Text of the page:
While I’m on the subject of timing, the TV coverage desperately needs to cut back on the “1-stop” graphic and tell us how far apart the cars are! Of course if they borrowed from DTM they could just mark a little ‘1’ on the vertical position graphic that appears to the left of screen from time to time. If I don’t have an iPhone or can’t get near a computer to access live timing, I shouldn’t be deprived of the basic car-to-car gaps, these should be available to all on the main feed and if I want the extra info like sector times then that’s when I should look it up elsewhere. With any luck this data will be rolled out to further mobile platforms in future.

I must admit, other than the iPhone timing app I don’t know what else is offered officially for mobile devices because I don’t own a modern smartphone – but soon I and most others will do, I suspect I am already in the minority among mobile-owners.

I see no reason why FOM cannot offer an app offering short video clips to mobile devices, for a small fee. I see no reason why they cannot offer those same videos on their website, although I think most of us expect web video to be free unless it is of some length. On the website I would therefore offer short, free videos to anyone who visits. I would also offer a premium subscription (‘premium’ in name only, priced at a level we can afford!) where you can watch entire races, let’s say until Jan 1st. They could expand that to show classic races and send FOM TV to each test session to provide us with reports from winter testing.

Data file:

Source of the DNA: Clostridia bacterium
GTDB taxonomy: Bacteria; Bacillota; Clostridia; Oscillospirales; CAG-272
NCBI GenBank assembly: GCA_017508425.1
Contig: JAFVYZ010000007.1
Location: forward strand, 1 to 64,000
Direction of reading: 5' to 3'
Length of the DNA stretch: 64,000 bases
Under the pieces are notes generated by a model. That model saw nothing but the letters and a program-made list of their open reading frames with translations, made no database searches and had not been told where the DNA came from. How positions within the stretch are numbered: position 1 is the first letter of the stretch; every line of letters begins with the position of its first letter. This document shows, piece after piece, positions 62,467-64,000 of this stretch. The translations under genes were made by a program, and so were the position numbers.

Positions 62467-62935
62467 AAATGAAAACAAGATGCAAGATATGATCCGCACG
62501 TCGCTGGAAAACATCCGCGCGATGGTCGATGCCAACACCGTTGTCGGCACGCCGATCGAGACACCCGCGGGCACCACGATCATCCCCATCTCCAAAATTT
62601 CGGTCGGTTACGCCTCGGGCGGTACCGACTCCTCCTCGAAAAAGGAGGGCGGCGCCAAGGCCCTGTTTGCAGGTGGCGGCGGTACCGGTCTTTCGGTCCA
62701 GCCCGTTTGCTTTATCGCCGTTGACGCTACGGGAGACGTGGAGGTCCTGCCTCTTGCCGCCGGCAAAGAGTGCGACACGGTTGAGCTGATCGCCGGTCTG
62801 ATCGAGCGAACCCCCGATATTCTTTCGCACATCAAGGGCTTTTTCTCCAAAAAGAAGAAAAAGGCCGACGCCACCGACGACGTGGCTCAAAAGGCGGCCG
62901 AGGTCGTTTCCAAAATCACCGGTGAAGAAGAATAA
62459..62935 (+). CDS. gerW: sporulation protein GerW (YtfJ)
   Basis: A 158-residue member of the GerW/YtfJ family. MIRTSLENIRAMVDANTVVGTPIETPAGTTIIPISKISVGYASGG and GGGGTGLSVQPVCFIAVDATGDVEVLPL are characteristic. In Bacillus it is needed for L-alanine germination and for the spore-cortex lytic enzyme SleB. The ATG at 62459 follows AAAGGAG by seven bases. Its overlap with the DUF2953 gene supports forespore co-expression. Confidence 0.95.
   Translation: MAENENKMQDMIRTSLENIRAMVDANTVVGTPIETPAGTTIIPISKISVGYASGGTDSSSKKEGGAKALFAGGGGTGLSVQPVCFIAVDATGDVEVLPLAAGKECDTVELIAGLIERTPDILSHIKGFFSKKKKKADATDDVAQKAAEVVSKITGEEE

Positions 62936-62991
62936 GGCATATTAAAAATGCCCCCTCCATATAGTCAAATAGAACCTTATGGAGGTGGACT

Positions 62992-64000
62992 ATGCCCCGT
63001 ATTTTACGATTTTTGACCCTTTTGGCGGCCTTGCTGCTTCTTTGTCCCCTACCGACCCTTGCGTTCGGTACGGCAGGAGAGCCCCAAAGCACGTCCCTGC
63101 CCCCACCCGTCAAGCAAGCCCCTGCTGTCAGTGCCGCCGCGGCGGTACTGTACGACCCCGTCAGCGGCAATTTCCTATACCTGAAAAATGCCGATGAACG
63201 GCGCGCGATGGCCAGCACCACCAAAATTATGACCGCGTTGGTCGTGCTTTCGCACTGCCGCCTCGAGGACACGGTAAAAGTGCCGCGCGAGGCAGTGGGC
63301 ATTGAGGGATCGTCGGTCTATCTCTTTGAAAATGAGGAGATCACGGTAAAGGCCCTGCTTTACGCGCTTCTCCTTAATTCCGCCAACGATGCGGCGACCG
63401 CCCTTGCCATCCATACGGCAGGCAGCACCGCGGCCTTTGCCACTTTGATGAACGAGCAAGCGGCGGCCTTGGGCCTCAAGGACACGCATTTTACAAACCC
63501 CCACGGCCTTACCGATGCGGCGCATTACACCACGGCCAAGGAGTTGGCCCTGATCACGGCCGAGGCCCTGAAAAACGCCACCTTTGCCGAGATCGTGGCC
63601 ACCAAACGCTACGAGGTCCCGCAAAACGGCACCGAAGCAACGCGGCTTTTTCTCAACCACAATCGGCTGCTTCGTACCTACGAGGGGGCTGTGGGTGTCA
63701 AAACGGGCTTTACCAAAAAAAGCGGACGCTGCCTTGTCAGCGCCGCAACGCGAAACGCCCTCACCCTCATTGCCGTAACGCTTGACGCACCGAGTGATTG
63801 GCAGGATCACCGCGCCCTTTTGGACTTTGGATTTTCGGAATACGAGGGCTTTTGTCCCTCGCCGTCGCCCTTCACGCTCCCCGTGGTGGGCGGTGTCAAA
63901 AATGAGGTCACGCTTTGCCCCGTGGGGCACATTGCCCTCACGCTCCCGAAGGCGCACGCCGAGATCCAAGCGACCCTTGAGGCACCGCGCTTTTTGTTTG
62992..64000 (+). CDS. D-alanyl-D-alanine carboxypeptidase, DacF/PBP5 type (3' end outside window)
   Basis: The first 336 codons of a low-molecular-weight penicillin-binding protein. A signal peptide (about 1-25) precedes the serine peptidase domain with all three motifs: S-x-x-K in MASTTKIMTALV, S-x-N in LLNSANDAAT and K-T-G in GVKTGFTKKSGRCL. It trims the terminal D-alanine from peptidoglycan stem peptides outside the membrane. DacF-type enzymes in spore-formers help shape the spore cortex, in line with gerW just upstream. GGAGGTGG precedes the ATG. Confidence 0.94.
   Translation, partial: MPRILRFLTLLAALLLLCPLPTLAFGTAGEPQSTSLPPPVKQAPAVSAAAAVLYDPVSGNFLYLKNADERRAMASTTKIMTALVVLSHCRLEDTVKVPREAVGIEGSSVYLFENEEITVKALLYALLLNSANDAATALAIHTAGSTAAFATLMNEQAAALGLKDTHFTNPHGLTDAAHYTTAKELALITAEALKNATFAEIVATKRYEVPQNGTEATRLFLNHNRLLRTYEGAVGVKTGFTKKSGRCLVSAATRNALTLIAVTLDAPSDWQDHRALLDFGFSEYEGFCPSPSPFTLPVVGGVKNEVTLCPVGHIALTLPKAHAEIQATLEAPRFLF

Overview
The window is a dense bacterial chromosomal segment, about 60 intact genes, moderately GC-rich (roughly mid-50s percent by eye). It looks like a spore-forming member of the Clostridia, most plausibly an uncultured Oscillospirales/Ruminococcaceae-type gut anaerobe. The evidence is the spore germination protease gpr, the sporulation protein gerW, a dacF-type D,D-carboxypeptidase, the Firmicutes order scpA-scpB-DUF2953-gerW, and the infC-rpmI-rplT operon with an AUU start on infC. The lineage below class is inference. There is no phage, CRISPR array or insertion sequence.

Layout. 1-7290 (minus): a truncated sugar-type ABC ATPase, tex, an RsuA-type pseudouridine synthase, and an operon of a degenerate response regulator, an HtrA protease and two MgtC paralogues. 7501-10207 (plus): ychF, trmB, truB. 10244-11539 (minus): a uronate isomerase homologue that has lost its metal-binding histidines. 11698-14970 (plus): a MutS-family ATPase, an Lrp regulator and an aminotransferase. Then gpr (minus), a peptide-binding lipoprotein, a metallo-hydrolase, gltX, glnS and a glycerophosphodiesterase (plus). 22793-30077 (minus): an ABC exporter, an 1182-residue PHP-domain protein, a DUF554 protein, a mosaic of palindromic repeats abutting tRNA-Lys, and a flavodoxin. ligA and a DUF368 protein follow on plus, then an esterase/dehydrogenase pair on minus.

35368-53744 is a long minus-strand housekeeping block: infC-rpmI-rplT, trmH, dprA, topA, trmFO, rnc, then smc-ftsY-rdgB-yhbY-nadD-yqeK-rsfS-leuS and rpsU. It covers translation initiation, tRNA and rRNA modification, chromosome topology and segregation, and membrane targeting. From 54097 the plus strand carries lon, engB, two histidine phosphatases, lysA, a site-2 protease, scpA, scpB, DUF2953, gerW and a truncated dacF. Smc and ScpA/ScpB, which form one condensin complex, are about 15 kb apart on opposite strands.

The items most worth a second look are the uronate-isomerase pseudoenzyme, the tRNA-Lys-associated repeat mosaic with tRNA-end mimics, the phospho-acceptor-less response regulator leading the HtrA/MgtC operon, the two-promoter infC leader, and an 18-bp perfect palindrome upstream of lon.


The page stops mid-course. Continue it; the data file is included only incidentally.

FOM claim they don’t offer these because the commentary and ownership is specific to particular broadcasters, yet the broadcasters claim they can’t provide online coverage because the video is owned by FOM. The only notable exception seems to be the BBC’s iPlayer (an excellent service) and the FP sessions trialled last year by ITV. At the end of every session aired on the BBC there is a particularly large copyright notice stating that the production is copyright of FOM. If FOM owns the video,can they not put it online, even a version with no commentary? Even better, work with each broadcaster to offer the same footage with different reactions. It would fascinating in the week after a race incident to go to Formula1.com and compare the reactions of crews from BBC, SPEED, Globo, RAI, RTL, etc, etc. They could make a montage and sell it for money.

They also need to bring in High-Def coverage to those who will take it and offer that as a quality option for the downloads. There are HD channels in more and more countries and even the little devices support it now. They’ve been using HD cameras for a year or so now but they still won’t release a true HD feed for broadcast or sale, which is crazy, why invest in the technology if you aren’t going to use it?
This is the most technologically advanced sport in the world and it is still in fuzzy-vision. NASCAR has 36 races per year and most, if not all of them, are available in HD in the US (and sometimes in the UK). It doesn’t matter if you don’t have an HD TV or monitor, you still notice a difference. I think Abu Dhabi was in HD and it looked fantastic on my SD TV on the SD digital broadcast.

Conclusion: FOM are applying 20th Century solutions to 21st Century fans. They need to change. Fast.

There are signs that they are changing slowly. The iPhone app. The F1 2009 Wii and PSP games, and the 2010 PC, Xbox and PS3 games. These should be released annually in the way that the FIFA, Madden and other licensed games are, there is a demand for it.

Perhaps they are starting to wake up?

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You can read the Thursday Thoughts of my fellow bloggers by following the links in the Question post!